Dr. Benjamin N. Tuggle has been named as the new Regional Director of the Southwest Region of the U.S. Fish and Wildlife Service.
The Region encompasses the states of Arizona, New Mexico, Oklahoma and Texas.
Dr. Tuggle has served as the Region's Acting Regional Director since January and has served in leadership positions throughout the organization for the past 25 years.
His prior assignments included serving as the Acting Special Assistant to the Director of the Fish and Wildlife Service H. Dale Hall and prior to that as Chief of the Division of Habitat and Resource Conservation, a position he held since 1997.
"Benjamin began his career researching wildlife diseases," said Dale Hall, Director of the Service. "He still has that same curiosity and desire for answers. These are attributes that make for a great leader. I'm partial to the Southwest having served as its Regional Director myself, so I took great care with this appointment."
Dr. Tuggle brings an exceptional range of skills to the realm of environmental management, including water issues, resource development and associated wetland and upland habitat protection and mitigation, habitat conservation and restoration, transportation, energy development, marine mammal protection and other related conservation issues that impact fish and wildlife resources.
"I'm looking forward to continuing the great work already being accomplished throughout this region, especially in collaboration and partnership with other federal, state and local resource agencies, tribal members, landowners and the non-governmental environmental groups," said Tuggle. "These partnerships will benefit everyone in the Southwest and will secure the conservation of fish, wildlife and their habitats for the future."
Dr. Tuggle holds advanced degrees in zoology from Ohio State University, Columbus, Ohio (Ph.D., 1982 and master of science, 1977) and a bachelor of science in biology from Fort Valley State College in Ga. (1975). As a result of Dr. Tuggle's academic pursuits, he has written a total of 16 publications in eight referred scientific journals and three chapters in a U.S. Fish and Wildlife Service resource publication.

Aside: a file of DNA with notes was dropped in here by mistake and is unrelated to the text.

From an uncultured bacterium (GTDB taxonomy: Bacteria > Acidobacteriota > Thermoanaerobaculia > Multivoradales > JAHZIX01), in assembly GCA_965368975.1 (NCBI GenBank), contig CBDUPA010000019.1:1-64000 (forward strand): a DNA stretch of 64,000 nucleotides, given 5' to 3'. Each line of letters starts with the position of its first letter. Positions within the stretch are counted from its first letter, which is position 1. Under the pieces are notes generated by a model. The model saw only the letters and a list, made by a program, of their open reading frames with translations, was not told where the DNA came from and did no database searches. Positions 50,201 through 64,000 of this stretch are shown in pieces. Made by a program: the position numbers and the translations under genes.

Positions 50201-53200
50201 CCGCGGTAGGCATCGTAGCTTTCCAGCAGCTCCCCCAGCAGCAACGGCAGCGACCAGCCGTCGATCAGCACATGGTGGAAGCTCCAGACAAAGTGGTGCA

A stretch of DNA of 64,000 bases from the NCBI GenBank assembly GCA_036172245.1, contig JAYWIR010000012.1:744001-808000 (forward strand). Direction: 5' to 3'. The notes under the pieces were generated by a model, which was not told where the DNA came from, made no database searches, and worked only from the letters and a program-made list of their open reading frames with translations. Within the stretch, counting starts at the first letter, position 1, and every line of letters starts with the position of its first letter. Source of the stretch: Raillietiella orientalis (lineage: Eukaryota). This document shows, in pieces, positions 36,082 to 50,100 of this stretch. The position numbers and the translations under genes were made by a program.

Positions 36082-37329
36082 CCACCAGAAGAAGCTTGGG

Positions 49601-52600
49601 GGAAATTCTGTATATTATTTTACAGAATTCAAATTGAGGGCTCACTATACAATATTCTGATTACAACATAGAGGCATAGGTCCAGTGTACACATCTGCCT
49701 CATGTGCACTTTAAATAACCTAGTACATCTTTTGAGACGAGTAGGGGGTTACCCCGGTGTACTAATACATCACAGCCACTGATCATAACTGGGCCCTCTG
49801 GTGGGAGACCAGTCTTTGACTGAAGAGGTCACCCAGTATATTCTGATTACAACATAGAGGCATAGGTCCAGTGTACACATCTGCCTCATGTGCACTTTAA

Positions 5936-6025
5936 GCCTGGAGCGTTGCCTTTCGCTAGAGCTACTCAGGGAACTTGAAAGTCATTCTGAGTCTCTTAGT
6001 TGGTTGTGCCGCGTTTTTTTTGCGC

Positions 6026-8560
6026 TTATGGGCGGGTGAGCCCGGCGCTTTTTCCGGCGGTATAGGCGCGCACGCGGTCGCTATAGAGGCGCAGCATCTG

The U.S. Fish and Wildlife Service is the principal Federal agency responsible for conserving, protecting and enhancing fish, wildlife and plants and their habitats for the continuing benefit of the American people. The Service manages the 95-million-acre National Wildlife Refuge System, which encompasses 545 national wildlife refuges, thousands of small wetlands and other special management areas.
It also operates 69 national fish hatcheries, 64 fishery resources offices and 81 ecological services field stations. The agency enforces federal wildlife laws, administers the Endangered Species Act, manages migratory bird populations, restores nationally significant fisheries, conserves and restores wildlife habitat such as wetlands, and helps foreign and Native American tribal governments with their conservation efforts.
It also oversees the Federal Assistance Program, which distributes hundreds of millions of dollars in excise taxes on fishing and hunting equipment to state fish and wildlife agencies.
Visit the Service's Web site at http://www.fws.gov.